Find a furry companion
The experience of psychiatric drug withdrawal can sometimes feel lonely and alienating, especially when those around you—however much they may be trying—simply don’t “get it”. Some people find that animals can be of great comfort in filling that void. Feeling the unconditional, loving presence of another living being without having to engage in any kind of verbal communication can bring a sense of connection, peace, and ease.
If you have an animal in your home (or are ready and able to adopt one), you may find that taking care of another living being can facilitate taking better care of yourself as well. Having a dog that you care for often also leads to you having a guaranteed reason to leave the house every day and a walking routine yourself. It can also be an uncomplicated and comfortable way to engage with other “dog people” you may cross paths with. On the other hand, some find that just having a soft, furry cat to snuggle up with occasionally can be a good source of comfort and a way to ease stress.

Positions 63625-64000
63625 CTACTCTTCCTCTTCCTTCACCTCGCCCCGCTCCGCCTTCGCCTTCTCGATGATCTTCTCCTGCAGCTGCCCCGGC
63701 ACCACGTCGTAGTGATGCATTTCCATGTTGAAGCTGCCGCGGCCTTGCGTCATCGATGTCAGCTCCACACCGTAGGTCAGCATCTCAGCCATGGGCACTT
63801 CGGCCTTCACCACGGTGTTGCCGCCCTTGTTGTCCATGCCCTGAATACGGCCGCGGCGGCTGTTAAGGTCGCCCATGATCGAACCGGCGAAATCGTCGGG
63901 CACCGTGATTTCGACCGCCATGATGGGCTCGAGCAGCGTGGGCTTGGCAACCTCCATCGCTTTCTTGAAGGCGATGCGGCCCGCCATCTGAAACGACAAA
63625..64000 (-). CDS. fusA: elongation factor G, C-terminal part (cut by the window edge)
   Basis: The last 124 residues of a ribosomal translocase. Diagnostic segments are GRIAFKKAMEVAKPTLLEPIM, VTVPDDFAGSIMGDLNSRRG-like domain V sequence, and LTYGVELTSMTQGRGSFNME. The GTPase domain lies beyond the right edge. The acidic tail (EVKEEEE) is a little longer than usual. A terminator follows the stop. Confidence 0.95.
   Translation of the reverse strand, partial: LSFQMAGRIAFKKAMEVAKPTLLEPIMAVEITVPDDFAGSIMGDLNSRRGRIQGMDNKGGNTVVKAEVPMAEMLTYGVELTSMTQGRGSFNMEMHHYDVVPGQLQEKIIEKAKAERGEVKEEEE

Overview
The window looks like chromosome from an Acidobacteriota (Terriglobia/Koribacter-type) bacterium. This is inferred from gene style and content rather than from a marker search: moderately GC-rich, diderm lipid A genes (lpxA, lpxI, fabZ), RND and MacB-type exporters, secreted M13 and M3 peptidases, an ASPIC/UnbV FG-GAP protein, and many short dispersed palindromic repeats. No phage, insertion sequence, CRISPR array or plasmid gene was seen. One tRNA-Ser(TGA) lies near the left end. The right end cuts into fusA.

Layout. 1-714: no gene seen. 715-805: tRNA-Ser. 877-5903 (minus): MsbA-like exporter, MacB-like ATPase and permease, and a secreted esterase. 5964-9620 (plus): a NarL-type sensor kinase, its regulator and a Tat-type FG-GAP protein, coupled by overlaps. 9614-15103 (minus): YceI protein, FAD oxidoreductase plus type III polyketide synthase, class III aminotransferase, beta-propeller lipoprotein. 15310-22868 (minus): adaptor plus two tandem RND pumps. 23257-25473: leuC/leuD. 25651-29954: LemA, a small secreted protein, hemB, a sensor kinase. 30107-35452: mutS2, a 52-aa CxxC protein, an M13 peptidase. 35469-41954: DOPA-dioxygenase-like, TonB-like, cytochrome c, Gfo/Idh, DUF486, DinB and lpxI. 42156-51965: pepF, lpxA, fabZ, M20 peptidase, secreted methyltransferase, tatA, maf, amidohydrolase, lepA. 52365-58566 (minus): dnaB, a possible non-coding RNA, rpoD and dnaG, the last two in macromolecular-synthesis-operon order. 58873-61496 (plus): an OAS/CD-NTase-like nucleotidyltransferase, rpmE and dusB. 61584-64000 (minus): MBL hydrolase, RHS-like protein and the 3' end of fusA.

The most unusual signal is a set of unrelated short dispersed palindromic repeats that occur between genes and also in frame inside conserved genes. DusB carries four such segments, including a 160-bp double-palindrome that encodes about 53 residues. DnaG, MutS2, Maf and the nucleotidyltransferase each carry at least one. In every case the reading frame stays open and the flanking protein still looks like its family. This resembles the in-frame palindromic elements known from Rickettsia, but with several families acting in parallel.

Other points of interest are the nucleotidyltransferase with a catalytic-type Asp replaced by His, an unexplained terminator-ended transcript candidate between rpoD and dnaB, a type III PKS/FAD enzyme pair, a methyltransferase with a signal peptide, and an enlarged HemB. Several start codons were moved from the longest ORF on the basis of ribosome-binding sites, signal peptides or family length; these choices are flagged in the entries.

If you’re considering animal adoption, be sure to give your decision sufficient thought and avoid taking on more than you can handle. For example, look for an animal whose energy level is a good match for your own, while keeping in mind that such things can be somewhat unpredictable during withdrawal. Sometimes people like the frequent attention, activity and affection that dogs often want, while others prefer the relative independence of many cats.
If you’re not able to keep an animal where you live or aren’t ready to own one, perhaps a friend, neighbor, or relative has an animal you can visit with? Alternatively, some people in withdrawal have found that volunteering at an animal shelter to walk dogs or help with the care of cats or other animals can be both a good distraction from withdrawal and a meaningful way to feel connected and valued.